Reading books aloud to children stimulates their imagination and expands their understanding of the world. It helps them develop language and listening skills, and prepares them to understand the written word.
Join Centre Director Rachel, from SDN Pyrmont, for a narration of a story about the Aboriginal roots of Australia. 'Somebody's Land: Welcome to Our Country' is written by Adam Goodes and Ellie Laing and illustrated by David Hardy.
Join Early Childhood Educator David, from SDN Surry Hills, for a story celebrating neurodiversity.
The story 'Some Brains' written by author Nelly Thomas reminds us of the beauty in the different thoughts, ideas, and coping mechanisms that we, as individuals, experience each day. The ways in which each of our brains work are what make us all uniquely different.
Celebrate Auslan Day with us by following along with a special Auslan story narrated by SDN Hurstville Centre Director, Amanda.
In the story "My Family Lunch", written by Jen Blyth and Kerrie Taylor, a character named Jamie takes us through a lunch with her family using signs about food, family members, and more.
An empowering tale that reminds children to be exactly who we are, no matter what kinds of things we like and enjoy. Written by Laura Geh and narrated by our SDN Service Enquiry Team member, Melissa, who has a background in early childhood education and care.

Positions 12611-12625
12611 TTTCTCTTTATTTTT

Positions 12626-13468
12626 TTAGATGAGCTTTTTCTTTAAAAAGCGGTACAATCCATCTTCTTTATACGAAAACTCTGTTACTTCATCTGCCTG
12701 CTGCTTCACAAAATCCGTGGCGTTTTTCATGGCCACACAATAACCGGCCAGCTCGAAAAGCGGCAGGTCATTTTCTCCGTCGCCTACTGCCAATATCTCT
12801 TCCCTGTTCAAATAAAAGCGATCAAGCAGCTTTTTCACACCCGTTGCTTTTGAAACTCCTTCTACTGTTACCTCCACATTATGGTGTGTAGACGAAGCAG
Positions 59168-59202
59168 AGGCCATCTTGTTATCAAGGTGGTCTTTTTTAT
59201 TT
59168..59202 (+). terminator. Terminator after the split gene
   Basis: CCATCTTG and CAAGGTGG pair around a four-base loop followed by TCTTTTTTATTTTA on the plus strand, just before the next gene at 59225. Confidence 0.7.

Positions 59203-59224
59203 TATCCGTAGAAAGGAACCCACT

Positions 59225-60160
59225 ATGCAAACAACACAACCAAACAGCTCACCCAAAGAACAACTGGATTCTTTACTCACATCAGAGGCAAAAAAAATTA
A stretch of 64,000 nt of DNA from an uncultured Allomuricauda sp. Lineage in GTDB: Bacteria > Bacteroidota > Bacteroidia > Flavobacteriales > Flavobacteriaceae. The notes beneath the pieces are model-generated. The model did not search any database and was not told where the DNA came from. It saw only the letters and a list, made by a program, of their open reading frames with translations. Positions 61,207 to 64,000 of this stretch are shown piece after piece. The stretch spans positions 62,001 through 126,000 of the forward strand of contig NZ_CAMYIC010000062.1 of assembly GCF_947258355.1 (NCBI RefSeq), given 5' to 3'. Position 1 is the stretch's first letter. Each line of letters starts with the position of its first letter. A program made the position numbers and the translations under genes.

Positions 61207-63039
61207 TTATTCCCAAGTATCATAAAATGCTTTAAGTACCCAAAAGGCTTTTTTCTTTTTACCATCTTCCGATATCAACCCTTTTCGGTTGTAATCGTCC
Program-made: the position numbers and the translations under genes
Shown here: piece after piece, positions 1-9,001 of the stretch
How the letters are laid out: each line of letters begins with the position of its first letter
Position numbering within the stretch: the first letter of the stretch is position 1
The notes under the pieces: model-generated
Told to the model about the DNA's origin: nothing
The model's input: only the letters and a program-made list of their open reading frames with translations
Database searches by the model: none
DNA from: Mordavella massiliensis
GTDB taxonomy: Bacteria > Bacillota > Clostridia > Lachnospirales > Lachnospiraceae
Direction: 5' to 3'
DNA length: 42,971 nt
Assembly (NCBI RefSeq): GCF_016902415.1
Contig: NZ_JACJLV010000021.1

Embrace the spirit and diversity of families together with us via a reading from our SDN Hurstville Centre Director, Amanda.
"Family Ever After" by Justine Albett, is a story about a mouse named Mo and his newly-adopted chick who together create and celebrate a wonderfully diverse family.
Day Break is a powerful story written by Amy McQuire, a Darumbal and South Sea Islander woman from Rockhampton in Central Queensland. It is told from the perspective of a young Aboriginal child, following their family's journey back to country on 26 January.
This narration is brought to you by our educator Kate, from SDN Linthorpe St, Newtown.
Written by Australian children's author Ted Prior, this is a cheerful story about a character named Grug who learns about Christmas for the very first time.
Along with its colourful illustrations, this is the perfect tale for getting children into the Christmas spirit.